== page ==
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Video: Schedule yourself: 6 Easy Steps to Conquer Your Calendar
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Do you waste time during the day?
Wasting time during the day results in study tasks getting pushed to the evening (sometimes very late in the evening) and the weekend.
To use weekday time more effectively, start by pinpointing the periods when you usually waste time. Some of the most common ones are:
- One or two hours between classes
- Time between classes and dinner
- Time in the morning before classes begin
- Lunch or dinner breaks that become very long
- Long blocks of unplanned time
Try some of these strategies to use your time more efficiently.
Strategy #1: Make the most of time between classes
Using a limited block of time, like an hour or two between lectures, is an opportunity to be efficient and focused in your work.
- If you take classes in person, find a study space within 5 minutes of your classroom. Go to the library or find a space in an empty classroom or on a bench in a hallway.
- Choose a study goal that can be done in a few minutes:
- Review and edit lecture notes
- Skim a chapter
- Study a chart or diagram
- Memorize a couple of vocabulary words or body parts
- Check a definition
- Formulate a question.
Strategy #2: Make the most of time before dinner
If you’re tired after a day of classes:
- Have an afternoon snack with protein rather than caffeine or sugar to keep your blood sugar level steady
- Get a good night’s sleep to reduce sleepiness in the late afternoon
- Don't do academic work that requires focused concentration right after a day of classes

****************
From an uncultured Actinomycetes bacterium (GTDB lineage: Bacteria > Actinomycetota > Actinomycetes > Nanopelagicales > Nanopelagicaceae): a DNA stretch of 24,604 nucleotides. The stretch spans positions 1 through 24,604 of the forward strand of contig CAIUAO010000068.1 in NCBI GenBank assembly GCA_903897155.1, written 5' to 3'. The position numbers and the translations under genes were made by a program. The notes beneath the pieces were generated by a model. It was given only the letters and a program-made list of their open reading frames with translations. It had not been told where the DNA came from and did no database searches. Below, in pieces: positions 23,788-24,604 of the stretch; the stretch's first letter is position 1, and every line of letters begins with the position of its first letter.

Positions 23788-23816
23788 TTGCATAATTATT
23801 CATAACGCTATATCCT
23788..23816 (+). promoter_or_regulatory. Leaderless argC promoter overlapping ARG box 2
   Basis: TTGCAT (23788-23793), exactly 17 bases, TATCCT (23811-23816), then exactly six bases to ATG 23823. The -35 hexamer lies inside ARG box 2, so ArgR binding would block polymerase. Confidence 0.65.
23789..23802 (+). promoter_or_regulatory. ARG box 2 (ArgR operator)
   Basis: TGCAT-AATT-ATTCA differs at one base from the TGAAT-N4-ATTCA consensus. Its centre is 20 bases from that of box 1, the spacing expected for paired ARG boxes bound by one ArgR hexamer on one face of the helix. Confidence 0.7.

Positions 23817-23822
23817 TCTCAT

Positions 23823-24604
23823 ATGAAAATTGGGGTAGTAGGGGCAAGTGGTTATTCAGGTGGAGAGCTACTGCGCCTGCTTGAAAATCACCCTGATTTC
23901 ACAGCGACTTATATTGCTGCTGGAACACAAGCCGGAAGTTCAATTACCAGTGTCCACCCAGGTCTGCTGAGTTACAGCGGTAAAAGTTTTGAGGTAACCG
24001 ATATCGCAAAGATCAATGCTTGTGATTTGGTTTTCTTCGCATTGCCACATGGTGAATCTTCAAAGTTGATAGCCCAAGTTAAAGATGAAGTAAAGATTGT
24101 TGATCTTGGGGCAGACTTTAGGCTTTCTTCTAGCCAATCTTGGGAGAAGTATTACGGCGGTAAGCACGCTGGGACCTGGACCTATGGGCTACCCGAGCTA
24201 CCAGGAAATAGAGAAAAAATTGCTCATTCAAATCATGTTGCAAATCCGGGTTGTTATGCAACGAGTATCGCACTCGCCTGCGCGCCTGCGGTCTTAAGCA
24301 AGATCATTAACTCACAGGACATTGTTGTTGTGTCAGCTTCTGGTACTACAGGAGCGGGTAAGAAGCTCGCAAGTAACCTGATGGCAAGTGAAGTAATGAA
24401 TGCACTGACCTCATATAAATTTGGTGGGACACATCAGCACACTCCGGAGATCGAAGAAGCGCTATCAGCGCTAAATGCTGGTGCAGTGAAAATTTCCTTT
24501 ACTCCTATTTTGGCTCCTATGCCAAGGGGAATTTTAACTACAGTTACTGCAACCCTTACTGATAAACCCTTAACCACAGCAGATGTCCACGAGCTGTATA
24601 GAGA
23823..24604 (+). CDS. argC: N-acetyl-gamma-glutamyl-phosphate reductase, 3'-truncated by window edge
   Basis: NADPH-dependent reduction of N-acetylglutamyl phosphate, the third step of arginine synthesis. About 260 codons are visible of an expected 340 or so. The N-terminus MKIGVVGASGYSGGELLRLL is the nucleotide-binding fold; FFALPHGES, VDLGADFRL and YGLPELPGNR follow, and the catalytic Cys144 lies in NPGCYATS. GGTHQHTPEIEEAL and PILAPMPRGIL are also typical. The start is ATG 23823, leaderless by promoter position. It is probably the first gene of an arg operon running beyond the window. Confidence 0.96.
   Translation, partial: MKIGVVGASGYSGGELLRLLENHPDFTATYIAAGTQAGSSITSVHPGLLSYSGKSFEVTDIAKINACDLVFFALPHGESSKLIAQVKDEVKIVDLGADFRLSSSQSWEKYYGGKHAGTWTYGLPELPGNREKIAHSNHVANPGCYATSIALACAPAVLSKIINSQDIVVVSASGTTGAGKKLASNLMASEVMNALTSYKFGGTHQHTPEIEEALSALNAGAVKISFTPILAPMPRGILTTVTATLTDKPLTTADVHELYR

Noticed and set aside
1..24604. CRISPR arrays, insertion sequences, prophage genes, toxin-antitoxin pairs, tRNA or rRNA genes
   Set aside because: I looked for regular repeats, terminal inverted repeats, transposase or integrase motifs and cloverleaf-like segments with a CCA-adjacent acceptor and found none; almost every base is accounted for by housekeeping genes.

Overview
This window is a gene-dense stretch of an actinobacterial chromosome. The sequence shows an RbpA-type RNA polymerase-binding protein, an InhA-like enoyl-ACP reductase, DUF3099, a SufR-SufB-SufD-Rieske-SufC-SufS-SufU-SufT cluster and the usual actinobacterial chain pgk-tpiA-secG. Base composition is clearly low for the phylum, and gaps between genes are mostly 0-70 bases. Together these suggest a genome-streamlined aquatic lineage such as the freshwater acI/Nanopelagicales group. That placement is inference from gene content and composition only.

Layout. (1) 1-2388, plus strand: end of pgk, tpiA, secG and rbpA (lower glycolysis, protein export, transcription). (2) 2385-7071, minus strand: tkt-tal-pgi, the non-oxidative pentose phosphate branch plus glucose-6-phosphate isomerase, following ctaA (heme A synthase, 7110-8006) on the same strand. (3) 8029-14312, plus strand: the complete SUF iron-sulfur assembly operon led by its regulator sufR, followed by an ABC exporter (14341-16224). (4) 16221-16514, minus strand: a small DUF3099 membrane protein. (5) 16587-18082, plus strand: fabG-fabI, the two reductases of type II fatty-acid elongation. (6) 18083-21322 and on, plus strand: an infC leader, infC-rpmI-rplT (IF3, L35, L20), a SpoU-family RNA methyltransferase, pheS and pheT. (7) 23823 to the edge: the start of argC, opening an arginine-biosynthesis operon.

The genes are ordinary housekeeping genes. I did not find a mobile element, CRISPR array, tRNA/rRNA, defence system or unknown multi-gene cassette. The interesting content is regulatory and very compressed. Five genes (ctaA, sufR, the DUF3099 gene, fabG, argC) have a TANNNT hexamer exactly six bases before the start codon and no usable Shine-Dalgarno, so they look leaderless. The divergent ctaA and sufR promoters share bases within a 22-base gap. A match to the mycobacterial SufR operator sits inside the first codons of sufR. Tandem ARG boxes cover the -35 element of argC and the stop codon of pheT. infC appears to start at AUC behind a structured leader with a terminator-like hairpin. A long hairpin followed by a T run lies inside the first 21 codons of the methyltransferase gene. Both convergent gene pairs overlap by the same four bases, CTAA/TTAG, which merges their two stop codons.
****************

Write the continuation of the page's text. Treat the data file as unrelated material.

- Use late afternoon for checking e‐mail, making phone calls or photocopies, running errands, working out, or doing laundry or other housekeeping.
Strategy #3: Make the most of mornings
- Whenever possible, go to bed and get up at the same time every day.
- A regular sleep pattern is easier on your body, so it makes sense that it will be easier to get up at a time in tune with established, biological rhythms.
- If you're not a morning person, realize it, accept it, and work around it.
- Don't feel guilty or get hung up about when you think you should be getting up
- Don't leave important study tasks for the morning to try to force yourself to get up. Chances are that your concentration will be less than ideal
- If you don’t have classes until the afternoon, set up something structured in the morning to help you get a reasonable start.
- For example, get exercise, go grocery shopping, or, if possible, schedule work or volunteer hours in the morning.
Strategy #4: Make the most of meal breaks
Meal times often become extended beyond what is desirable because students need this time ‐ to relax, to socialize, to digest what you’ve put into your body and your mind so far that day.
- If extended meal breaks are a recurring problem for you, look at the rest of your day and ensure that you're getting the breaks you need.
- Allow a reasonable amount of time for meals.
- Set aside an hour for lunch and 1.5 – 2 hours for supper, even if you can eat in 20 minutes.
- Breaks are essential to using time effectively. For more on this see Making the Most of Breaks and Rewards.
- If you're still finding it tough to get back to work after lunch or dinner, here are some strategies to try:
- Set up your class, lab and work schedule so you don't have more than an hour for lunch or two hours for dinner
- Schedule anything you can that involves other people (appointments, group meetings, workshops, etc.) for the time you'd like to get started after meals
- Make a plan to study with a friend after the meal.